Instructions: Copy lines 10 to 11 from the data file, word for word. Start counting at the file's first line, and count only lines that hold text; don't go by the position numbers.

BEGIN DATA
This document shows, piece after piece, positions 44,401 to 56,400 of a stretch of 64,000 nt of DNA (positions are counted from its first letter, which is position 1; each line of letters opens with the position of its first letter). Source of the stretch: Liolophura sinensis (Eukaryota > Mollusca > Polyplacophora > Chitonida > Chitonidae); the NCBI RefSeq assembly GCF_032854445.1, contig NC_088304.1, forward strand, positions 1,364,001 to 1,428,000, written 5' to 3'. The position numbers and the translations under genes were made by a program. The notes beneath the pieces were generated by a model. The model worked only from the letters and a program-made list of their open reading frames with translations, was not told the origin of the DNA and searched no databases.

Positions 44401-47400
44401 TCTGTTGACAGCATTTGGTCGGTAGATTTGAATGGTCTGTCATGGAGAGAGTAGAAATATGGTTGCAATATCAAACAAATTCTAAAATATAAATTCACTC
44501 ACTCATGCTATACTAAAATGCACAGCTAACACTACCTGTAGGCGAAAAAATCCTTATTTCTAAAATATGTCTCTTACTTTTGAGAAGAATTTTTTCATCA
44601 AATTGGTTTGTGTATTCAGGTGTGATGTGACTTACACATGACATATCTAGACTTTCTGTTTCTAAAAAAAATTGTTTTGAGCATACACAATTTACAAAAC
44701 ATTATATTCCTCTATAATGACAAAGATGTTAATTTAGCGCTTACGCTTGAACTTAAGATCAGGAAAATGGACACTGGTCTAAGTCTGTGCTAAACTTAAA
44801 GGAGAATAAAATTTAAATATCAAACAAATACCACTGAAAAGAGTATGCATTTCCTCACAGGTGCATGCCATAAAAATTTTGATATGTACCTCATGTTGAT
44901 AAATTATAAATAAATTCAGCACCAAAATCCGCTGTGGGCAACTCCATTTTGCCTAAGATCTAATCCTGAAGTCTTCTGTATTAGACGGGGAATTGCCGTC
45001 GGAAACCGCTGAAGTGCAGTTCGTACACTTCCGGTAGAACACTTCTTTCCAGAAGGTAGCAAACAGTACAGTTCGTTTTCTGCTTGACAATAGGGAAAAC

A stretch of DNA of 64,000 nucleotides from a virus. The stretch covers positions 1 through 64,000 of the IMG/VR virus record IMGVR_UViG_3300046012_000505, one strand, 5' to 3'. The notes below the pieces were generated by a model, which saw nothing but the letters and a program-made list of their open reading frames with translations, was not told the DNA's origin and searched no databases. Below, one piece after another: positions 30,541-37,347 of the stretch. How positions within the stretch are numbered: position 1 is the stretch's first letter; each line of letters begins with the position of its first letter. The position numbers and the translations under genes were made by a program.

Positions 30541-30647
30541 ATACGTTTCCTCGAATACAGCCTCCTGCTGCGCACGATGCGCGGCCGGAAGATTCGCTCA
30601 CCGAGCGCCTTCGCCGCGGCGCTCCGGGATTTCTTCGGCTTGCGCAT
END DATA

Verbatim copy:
A stretch of DNA of 64,000 nucleotides from a virus. The stretch covers positions 1 through 64,000 of the IMG/VR virus record IMGVR_UViG_3300046012_000505, one strand, 5' to 3'. The notes below the pieces were generated by a model, which saw nothing but the letters and a program-made list of their open reading frames with translations, was not told the DNA's origin and searched no databases. Below, one piece after another: positions 30,541-37,347 of the stretch. How positions within the stretch are numbered: position 1 is the stretch's first letter; each line of letters begins with the position of its first letter. The position numbers and the translations under genes were made by a program.

Positions 30541-30647